Atlas13 gave some excellent advice. I tend to be naturally aggressive and got into martial arts/contact sports to keep out of trouble (mostly successful).
That said, I think you can definitely cultivate controlled aggression. Control is the key here. People are different. For some violence is a switch that you flip. For others it’s more of a pump that you prime. I’m more of a switch flipper myself, but both can work. The trick is that it needs to be your decision to turn it on and you need to be able to stay in the driver’s seat when it gets going.
The key is control. If someone else controls your anger, they control you. This is unacceptable. If your anger takes control you get in trouble in life and make stupid mistakes in competition. Also unacceptable. If you are no longer able to process information and make rational, strategic decisions (even if those decisions are being made very fast) you have already lost the fight. Unacceptable.
Jits is actually really good for this, I’ve found.
If you try to “Hulk Out” against someone with any game at all, you will get embarrassed 10 times out of 10 unless you grossly outclass them in every other way. Wrestling, on the other hand, seems to put more of a premium on pure aggression due to the ruleset.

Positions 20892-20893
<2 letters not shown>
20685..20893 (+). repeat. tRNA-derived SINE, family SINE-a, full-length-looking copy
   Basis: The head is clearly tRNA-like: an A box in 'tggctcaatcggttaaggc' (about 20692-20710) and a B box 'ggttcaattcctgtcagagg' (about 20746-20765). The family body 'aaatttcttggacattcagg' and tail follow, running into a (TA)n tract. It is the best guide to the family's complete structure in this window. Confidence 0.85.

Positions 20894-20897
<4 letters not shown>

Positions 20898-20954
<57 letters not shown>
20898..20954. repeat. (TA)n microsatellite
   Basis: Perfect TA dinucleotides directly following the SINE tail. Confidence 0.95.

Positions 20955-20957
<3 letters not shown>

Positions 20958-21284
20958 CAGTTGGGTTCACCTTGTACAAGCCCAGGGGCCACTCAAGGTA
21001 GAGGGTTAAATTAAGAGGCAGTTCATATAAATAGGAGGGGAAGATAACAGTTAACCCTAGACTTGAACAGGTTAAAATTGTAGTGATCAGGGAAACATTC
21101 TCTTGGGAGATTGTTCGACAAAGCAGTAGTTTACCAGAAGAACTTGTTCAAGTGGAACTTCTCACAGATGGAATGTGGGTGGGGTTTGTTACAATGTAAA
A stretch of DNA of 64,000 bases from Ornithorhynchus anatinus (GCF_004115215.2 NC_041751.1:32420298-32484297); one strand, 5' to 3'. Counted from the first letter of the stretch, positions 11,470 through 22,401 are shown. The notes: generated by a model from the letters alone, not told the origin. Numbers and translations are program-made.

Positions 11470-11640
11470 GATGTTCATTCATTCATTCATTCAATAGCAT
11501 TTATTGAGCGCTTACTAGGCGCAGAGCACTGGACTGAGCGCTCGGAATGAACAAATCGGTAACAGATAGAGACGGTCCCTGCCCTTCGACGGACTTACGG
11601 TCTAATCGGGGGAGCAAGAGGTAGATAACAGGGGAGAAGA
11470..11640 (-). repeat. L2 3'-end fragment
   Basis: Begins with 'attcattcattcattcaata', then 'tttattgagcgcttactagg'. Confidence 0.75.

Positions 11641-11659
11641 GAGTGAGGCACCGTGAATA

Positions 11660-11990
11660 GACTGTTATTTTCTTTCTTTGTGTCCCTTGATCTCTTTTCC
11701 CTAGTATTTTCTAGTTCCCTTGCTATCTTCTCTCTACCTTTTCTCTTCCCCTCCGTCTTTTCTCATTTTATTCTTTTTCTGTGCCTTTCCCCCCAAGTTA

As far as where the aggression comes from, I think it’s a question of knowing your “why”. What are you fighting for? In sports, for most of us, I think it comes down to pride. Personal pride, team pride, family pride. Whatever your hot button is.
Speaking for myself, I just HATE to lose, period. I especially hate to lose knowing there was something more I could have given. I will go over around or through anybody or anything to avoid feeling how I know I’ll feel if I quit with something left in the tank.
Being physically dominated by another person in the way you are when you lose in a combat sport also makes me particularly wild. The guy who is trying to inflict that on me is, in that moment, my enemy. We may high five and hug it out after, but in that moment he is the white hot focus of my calculating rage.
Know yourself. Know your “why”. Understand and own your fear. Give yourself permission to be not nice. It takes work, but it’s doable.